Unclean vs. Clean OR Tradition vs. Truth
1 Now when the Pharisees gathered to him, with some of the scribes who had come from Jerusalem, 2 they saw that some of his disciples ate with hands that were defiled, that is, unwashed. 3 (For the Pharisees and all the Jews do not eat unless they wash their hands properly, holding to the tradition of the elders, 4 and when they come from the marketplace, they do not eat unless they wash. And there are many other traditions that they observe, such as the washing of cups and pots and copper vessels and dining couches.) 5 And the Pharisees and the scribes asked him, “Why do your disciples not walk according to the tradition of the elders, but eat with defiled hands?” 6 And he said to them, “Well did Isaiah prophesy of you hypocrites, as it is written, “‘This people honors me with their lips, but their heart is far from me; 7in vain do they worship me, teaching as doctrines the commandments of men.’ 8You leave the commandment of God and hold to the tradition of men.” 9 And he said to them, “You have a fine way of rejecting the commandment of God in order to establish your tradition! 10 For Moses said, ‘Honor your father and your mother’; and, ‘Whoever reviles father or mother must surely die.’ 11 But you say, ‘If a man tells his father or his mother, “Whatever you would have gained from me is Corban” ’ (that is, given to God)— 12 then you no longer permit him to do anything for his father or mother, 13 thus making void the word of God by your tradition that you have handed down. And many such things you do.” 14 And he called the people to him again and said to them, “Hear me, all of you, and understand: 15 There is nothing outside a person that by going into him can defile him, but the things that come out of a person are what defile him.” 17 And when he had entered the house and left the people, his disciples asked him about the parable. 18 And he said to them, “Then are you also without understanding? Do you not see that whatever goes into a person from outside cannot defile him, 19 since it enters not his heart but his stomach, and is expelled?” (Thus he declared all foods clean.) 20 And he said, “What comes out of a person is what defiles him. 21 For from within, out of the heart of man, come evil thoughts, sexual immorality, theft, murder, adultery, 22 coveting, wickedness, deceit, sensuality, envy, slander, pride, foolishness. 23 All these evil things come from within, and they defile a person.”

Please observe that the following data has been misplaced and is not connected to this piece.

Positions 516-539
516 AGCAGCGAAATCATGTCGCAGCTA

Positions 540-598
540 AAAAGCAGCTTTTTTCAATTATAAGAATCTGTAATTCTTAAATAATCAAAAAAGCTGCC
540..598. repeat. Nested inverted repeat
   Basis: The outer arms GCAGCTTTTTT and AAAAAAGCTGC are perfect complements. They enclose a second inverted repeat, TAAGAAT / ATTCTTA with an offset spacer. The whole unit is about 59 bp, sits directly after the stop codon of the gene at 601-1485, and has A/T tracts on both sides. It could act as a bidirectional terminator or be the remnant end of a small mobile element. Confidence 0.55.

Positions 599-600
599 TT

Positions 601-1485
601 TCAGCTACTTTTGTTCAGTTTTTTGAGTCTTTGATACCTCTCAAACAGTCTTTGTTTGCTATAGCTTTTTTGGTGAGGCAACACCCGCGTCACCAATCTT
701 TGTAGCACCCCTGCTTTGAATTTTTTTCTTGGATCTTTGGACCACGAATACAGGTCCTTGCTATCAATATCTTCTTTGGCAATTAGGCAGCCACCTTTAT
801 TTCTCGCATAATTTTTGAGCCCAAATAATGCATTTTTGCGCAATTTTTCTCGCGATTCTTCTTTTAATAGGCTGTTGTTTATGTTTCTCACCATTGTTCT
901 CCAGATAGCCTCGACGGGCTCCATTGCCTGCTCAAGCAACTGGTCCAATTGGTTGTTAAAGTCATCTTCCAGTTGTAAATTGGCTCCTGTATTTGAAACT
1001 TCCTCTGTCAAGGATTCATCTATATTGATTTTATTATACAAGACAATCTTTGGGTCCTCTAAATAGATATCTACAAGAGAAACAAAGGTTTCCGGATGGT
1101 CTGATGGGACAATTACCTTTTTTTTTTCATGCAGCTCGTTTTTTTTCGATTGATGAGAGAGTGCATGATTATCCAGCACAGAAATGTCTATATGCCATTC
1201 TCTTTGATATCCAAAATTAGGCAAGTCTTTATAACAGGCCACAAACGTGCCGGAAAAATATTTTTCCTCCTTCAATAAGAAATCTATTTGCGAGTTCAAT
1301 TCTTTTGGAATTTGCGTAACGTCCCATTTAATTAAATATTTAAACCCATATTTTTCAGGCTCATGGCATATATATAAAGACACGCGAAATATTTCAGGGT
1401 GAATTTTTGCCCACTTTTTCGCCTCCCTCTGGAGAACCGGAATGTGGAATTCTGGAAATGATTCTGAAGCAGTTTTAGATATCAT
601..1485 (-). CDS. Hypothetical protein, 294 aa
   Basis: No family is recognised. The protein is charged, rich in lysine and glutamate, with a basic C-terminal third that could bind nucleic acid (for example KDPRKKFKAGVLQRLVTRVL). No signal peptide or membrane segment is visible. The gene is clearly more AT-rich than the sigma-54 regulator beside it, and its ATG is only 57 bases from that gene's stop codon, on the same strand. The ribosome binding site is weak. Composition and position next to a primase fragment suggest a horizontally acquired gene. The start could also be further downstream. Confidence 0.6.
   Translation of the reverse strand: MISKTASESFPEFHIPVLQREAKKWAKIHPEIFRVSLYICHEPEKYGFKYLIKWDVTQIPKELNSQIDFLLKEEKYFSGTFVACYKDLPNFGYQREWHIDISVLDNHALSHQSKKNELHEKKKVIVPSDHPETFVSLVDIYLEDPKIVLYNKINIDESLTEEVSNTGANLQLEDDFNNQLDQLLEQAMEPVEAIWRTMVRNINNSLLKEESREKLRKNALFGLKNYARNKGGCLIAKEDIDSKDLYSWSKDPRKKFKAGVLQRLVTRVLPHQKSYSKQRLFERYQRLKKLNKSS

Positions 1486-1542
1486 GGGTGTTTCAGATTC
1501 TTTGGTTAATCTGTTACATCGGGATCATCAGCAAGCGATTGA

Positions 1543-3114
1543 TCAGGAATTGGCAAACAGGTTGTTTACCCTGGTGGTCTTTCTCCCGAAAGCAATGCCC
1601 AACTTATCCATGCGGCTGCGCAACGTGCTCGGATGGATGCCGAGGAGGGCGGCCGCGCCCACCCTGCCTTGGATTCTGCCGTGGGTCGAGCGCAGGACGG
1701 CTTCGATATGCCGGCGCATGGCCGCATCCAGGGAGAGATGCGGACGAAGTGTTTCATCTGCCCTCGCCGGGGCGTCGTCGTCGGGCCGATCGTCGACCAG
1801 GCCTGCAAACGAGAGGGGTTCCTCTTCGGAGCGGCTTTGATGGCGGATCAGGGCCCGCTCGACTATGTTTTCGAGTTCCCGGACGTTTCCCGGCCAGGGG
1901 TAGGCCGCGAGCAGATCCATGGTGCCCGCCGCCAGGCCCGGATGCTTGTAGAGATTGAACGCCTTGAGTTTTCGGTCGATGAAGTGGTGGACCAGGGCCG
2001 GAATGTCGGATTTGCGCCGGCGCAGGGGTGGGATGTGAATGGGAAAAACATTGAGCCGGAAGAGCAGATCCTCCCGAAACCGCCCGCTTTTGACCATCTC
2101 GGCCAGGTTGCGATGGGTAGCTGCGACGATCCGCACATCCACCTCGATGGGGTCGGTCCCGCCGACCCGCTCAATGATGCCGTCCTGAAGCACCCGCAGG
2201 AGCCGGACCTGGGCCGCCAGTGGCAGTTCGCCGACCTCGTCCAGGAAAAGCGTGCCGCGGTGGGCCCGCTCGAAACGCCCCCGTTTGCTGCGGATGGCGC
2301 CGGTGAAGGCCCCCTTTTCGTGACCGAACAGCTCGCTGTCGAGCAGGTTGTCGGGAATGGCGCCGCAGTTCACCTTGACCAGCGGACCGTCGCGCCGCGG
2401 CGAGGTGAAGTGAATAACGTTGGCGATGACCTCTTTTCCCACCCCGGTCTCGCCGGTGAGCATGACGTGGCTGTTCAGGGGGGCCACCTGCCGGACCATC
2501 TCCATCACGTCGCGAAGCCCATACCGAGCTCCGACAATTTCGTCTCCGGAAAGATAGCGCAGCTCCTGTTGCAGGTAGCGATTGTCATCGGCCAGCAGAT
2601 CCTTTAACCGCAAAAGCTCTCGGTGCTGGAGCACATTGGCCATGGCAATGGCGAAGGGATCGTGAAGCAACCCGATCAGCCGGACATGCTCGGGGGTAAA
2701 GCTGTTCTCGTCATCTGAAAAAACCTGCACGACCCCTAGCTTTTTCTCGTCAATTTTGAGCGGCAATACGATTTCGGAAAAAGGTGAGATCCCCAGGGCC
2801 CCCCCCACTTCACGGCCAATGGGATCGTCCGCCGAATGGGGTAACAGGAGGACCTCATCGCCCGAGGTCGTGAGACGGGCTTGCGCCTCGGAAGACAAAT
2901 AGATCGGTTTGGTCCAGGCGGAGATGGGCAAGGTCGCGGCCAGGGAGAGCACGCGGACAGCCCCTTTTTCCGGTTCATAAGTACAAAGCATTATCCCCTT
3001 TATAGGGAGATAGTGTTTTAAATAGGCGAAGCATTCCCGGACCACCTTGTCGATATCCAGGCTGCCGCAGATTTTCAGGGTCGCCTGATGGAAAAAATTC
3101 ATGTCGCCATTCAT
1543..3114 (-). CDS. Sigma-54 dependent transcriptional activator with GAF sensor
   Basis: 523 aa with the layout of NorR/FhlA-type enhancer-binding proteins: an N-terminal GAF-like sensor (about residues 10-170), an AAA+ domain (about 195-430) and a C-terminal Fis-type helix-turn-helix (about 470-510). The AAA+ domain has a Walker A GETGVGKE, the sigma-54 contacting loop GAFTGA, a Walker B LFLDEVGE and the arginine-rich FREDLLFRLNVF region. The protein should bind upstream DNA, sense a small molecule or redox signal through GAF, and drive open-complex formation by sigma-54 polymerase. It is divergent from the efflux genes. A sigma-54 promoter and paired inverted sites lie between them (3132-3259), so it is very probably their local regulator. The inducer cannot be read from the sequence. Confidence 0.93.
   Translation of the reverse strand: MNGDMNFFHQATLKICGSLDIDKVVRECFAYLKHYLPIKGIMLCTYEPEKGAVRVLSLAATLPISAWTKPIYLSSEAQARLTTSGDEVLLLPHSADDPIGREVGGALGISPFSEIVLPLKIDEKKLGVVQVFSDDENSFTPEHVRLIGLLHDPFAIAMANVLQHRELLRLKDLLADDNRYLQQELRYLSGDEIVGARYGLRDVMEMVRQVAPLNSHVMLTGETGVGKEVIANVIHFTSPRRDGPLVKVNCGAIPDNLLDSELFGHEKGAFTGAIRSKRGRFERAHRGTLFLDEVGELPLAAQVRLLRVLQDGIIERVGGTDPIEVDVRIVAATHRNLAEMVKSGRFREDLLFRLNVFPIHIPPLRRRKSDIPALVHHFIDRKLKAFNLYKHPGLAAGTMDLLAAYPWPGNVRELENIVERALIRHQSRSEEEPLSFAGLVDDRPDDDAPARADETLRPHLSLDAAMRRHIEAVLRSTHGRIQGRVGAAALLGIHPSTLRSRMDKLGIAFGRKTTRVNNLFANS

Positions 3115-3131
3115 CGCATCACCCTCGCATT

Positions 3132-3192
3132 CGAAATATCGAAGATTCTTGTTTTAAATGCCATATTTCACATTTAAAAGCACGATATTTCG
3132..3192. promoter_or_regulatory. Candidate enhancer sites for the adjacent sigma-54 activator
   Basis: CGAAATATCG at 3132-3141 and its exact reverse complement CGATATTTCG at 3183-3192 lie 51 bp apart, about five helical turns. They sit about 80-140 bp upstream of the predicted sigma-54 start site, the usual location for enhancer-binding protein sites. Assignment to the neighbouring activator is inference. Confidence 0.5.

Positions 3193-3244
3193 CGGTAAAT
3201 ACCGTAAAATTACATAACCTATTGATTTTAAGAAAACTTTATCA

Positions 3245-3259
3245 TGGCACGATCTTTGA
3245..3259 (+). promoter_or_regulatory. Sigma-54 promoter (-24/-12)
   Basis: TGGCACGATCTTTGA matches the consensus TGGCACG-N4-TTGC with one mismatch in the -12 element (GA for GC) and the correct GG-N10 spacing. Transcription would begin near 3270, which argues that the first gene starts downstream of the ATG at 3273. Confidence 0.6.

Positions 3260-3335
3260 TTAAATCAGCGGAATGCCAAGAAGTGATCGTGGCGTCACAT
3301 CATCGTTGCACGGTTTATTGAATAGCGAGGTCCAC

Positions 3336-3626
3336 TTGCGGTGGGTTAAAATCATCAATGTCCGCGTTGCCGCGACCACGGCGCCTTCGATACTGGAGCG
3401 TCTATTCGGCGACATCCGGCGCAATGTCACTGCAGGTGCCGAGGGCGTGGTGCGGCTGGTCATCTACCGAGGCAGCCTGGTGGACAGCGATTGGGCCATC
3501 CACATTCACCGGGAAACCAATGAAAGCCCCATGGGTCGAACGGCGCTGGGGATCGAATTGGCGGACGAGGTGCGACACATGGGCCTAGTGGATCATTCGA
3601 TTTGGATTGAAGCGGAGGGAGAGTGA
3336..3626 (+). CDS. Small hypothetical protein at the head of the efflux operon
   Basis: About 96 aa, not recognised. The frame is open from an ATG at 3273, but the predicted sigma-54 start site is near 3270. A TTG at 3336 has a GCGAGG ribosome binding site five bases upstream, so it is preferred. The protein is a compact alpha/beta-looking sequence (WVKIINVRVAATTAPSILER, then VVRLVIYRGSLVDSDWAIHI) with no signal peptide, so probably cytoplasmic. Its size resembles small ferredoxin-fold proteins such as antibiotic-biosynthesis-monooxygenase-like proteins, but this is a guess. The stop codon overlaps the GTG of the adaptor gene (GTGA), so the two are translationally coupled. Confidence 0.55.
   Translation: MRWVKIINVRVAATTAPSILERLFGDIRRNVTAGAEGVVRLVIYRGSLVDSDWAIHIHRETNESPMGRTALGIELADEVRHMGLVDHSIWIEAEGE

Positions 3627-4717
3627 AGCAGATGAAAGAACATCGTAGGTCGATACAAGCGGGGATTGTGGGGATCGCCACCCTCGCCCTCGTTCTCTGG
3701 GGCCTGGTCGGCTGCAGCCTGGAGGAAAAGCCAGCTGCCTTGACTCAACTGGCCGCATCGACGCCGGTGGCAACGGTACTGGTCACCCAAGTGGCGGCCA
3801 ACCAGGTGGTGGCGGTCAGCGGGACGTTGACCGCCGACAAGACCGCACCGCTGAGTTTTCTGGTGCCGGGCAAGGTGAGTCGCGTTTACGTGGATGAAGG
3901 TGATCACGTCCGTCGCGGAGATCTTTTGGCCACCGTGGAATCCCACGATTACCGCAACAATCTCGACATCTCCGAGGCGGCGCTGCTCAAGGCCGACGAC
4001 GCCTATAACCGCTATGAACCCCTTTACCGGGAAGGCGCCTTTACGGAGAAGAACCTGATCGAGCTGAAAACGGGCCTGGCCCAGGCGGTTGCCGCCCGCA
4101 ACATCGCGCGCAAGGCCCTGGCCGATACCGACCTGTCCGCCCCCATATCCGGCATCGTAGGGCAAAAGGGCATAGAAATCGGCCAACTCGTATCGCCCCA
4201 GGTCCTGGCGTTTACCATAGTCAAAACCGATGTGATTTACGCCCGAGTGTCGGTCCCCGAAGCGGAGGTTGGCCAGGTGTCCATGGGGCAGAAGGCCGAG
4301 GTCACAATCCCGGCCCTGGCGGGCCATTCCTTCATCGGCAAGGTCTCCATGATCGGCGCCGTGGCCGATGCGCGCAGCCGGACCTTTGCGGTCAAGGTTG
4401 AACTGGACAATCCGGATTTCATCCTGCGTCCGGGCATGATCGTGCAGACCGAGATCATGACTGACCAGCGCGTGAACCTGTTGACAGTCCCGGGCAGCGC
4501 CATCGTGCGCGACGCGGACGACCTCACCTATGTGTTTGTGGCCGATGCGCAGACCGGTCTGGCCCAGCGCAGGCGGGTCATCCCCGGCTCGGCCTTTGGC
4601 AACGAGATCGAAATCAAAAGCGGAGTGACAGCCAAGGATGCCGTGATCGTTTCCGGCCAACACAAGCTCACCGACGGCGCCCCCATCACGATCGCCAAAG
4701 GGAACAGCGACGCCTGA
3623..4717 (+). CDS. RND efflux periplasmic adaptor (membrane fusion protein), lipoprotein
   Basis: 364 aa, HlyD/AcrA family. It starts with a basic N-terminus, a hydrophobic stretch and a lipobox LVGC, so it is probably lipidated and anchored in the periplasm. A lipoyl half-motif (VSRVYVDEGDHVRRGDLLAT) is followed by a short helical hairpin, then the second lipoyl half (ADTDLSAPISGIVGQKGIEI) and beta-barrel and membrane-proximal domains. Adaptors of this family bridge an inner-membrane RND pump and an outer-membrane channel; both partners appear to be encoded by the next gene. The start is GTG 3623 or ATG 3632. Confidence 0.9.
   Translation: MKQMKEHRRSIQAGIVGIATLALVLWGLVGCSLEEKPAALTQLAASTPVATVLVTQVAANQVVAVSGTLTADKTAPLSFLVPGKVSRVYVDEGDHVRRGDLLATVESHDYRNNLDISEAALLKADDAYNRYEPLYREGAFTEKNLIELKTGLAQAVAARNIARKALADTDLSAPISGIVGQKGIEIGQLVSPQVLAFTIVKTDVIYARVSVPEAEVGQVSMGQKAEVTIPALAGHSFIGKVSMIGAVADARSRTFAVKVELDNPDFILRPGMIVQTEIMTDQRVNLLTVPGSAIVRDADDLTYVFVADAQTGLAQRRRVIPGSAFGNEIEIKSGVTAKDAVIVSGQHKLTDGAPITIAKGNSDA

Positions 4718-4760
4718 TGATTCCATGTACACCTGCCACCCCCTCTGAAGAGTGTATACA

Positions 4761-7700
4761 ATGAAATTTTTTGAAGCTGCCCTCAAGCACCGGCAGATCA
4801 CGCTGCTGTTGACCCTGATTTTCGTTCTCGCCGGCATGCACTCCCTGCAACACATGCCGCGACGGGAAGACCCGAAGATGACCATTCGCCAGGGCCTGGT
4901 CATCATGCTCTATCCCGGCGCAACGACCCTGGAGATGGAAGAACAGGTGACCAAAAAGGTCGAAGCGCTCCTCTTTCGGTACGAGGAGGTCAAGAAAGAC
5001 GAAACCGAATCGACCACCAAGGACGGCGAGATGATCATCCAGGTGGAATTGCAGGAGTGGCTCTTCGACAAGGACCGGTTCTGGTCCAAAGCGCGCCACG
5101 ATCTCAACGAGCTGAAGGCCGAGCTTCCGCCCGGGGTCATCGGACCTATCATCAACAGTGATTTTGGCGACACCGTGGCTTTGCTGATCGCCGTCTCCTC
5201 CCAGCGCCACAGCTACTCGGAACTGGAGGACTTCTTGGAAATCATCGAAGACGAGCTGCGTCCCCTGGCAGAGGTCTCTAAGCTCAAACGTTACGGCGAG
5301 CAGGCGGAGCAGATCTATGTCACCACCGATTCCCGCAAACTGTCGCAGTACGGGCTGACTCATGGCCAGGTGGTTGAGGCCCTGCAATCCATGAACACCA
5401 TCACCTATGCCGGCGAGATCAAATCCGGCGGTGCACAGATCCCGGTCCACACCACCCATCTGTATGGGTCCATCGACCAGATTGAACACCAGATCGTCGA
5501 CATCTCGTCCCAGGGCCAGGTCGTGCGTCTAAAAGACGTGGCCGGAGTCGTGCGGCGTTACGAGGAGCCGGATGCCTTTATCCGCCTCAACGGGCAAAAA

We’ve become a culture obsessed with clean hands. Be honest – how many of you carry a little bottle of hand sanitizer with you? I do and I’ve even been known to use it to clean an unsavory table top or two. It’s a dirty world. We’re washing our hands because we know about germs and bacteria. Jesus and the disciples were part of a culture that washed their hands because of ritual. We would not be impressed with this hand-washing exercise in terms of eliminating germs. To wash one’s hands before eating for the Pharisees meant that they got their hands wet from fingertips (or knuckles) to elbows. Just wet; no soap or scrubbing. That dipping of one’s hands into a bowl of water took them from (spiritually) unclean to clean. And the Pharisees were sorely offended by the lack of this practice by Jesus’ disciples.
Jesus never wasted a teachable moment. The Pharisees have handed Him an opportunity to discuss what actually makes a person clean in the sight of God and He elaborates extensively on what makes a person unclean. He soundly casts out the idea that washing your hands could make you clean in the eyes of God. Instead, He reframes the idea, turning it completely around. It’s not what goes in but what comes out that makes us unclean. The Pharisees were leaning heavily on tradition to create purity within their hearts. If you practiced all of the laws that had been established through the traditions of the forefathers, you were good. That man-made idea goes completely out the window with Jesus. He instead focuses upon what is on the inside of a person, not on what they put into their mouth. Now all of us stand before Him in need, for we all know that what comes out of our mouths and off of our hands (our actions) is far more damning that whether or not we washed our hands before dinner.
On this side of the death and resurrection of Jesus we know that cleanness can only come through the blood of His suffering. His disciples didn’t understand that truth at the time this conversation took place, but they would soon learn it, embrace it, and teach it to the world. Last year, Natalie Grant produced a song that shares this concept beautifully. Let it minister to your need for a clean heart before the Lord.